Polygamist sect leader Warren Jeffs was handed over to Arizona authorities Tuesday to face charges alleging he arranged the marriages of two teenage girls to older men. He already has been convicted in Utah.

Deputies from the Mohave County Sheriff's Office took custody of Jeffs from Utah officials, sheriff's spokeswoman Trish Carter said.

Jeffs, the former leader of the Fundamentalist Church of Jesus Christ of Latter Day Saints, is scheduled to make an appearance in court on Wednesday. The appearance comes 2 1/2 years after prosecutors in the northwestern Arizona county filed charges against him and he went into hiding.

Jeffs is charged as an accomplice with four counts of incest and four counts of sexual contact with a minor in an indictment handed up last year.

Jeffs was arrested in August 2006 and was convicted last year in Utah of rape as an accomplice in the arranged marriage of a 14-year-old girl and her 19-year-old cousin.

He was sentenced in Utah to serve two consecutive terms of five years to life in prison there.

Mohave County Attorney Matt Smith has said that if Jeffs is convicted in Arizona he would have to finish his Utah sentence before doing time here.

Jeffs, 52, will enter a not guilty plea to the Arizona charges at Wednesday's hearing, said defense attorney Mike Piccarreta.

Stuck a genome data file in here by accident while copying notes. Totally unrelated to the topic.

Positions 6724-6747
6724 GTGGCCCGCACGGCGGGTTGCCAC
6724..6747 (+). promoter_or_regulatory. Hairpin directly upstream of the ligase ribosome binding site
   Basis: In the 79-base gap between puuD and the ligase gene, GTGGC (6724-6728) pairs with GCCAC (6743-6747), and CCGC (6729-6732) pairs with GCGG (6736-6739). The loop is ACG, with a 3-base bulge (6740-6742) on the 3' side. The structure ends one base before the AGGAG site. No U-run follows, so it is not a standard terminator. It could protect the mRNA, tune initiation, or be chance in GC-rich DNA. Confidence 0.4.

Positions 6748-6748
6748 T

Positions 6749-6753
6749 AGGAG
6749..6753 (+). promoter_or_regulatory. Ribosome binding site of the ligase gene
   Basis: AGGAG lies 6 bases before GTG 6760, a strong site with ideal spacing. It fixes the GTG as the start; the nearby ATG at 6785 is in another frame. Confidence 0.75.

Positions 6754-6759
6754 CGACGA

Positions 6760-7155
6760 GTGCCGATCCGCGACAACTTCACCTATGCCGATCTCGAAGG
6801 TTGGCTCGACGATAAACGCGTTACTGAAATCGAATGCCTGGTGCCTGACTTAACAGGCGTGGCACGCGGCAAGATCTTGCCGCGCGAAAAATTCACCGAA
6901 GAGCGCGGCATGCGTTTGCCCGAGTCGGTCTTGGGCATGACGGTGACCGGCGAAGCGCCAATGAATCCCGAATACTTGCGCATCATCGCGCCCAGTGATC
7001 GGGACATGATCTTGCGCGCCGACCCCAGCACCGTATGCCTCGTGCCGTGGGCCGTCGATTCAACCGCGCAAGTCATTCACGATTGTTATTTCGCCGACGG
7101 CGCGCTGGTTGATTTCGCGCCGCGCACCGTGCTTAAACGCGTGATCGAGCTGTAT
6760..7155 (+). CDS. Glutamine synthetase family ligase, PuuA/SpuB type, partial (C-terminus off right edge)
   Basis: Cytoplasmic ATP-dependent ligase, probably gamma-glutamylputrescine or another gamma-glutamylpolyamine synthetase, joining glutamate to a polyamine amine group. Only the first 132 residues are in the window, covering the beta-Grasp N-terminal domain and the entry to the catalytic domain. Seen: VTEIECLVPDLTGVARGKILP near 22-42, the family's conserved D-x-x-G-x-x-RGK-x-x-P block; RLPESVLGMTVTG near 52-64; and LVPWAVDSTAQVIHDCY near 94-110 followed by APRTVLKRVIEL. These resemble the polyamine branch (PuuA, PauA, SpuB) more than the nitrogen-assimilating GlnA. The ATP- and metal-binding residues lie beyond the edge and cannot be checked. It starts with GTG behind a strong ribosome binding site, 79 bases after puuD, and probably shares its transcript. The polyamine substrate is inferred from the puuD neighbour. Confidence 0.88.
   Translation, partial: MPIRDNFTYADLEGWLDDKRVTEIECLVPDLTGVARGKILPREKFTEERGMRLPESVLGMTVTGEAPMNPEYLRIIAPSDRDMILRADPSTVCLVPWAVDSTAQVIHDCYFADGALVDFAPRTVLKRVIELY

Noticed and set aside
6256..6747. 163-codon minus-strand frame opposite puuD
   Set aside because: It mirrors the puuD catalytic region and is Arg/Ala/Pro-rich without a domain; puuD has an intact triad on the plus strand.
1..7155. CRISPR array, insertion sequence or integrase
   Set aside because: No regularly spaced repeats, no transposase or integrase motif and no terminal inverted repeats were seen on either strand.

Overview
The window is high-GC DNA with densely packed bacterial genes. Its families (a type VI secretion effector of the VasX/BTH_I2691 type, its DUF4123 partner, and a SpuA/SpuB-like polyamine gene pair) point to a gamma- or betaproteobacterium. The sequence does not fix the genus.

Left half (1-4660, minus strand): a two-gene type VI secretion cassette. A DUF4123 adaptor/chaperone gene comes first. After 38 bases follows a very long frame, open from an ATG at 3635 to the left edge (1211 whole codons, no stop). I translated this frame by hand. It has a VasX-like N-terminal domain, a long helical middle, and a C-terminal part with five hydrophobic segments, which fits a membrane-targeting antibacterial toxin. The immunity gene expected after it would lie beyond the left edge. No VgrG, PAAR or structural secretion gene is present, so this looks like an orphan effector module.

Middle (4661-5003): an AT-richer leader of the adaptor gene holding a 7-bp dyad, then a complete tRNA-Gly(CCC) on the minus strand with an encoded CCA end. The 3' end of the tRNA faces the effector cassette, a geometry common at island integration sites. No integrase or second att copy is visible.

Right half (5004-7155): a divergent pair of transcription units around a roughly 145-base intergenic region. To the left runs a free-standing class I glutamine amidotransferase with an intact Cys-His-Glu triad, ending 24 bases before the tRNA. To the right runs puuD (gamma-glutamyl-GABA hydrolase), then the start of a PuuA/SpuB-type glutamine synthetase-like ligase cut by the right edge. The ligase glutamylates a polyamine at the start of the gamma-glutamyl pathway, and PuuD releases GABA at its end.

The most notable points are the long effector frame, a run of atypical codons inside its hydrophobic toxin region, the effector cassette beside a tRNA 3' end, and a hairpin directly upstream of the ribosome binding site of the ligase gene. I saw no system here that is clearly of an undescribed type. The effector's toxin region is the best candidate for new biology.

Piccarreta plans to ask the judge for a change of venue, saying Kingman is too close to St. George, Utah, the site of Jeffs' first trial, for him to get a fair trial here.

"If people want to give Mr. Jeffs a fair trial, we have to hold it in an area as far away as practical from the other case in Utah," he said. "And that case to me is an example of what occurs when you don't take the case away from people that have lots of knowledge and local publicity that has tainted the jury panel."

Smith said the trial, which will be months from now, should be held in Mohave County because that's where the alleged crimes occurred.

Jeffs was a fugitive for nearly two years and was on the FBI's Most Wanted list when he was arrested during a traffic stop outside Las Vegas.

Jeffs was named president, or prophet, of the FLDS church in 2002. Members of the church live in the twin border towns of Hildale, Utah, and Colorado City, Ariz.

The mainstream Mormon church, The Church of Jesus Christ of Latter-day Saints, renounced polygamy more than a century ago, excommunicates members who engage in the practice and disavows any connection with the FLDS church.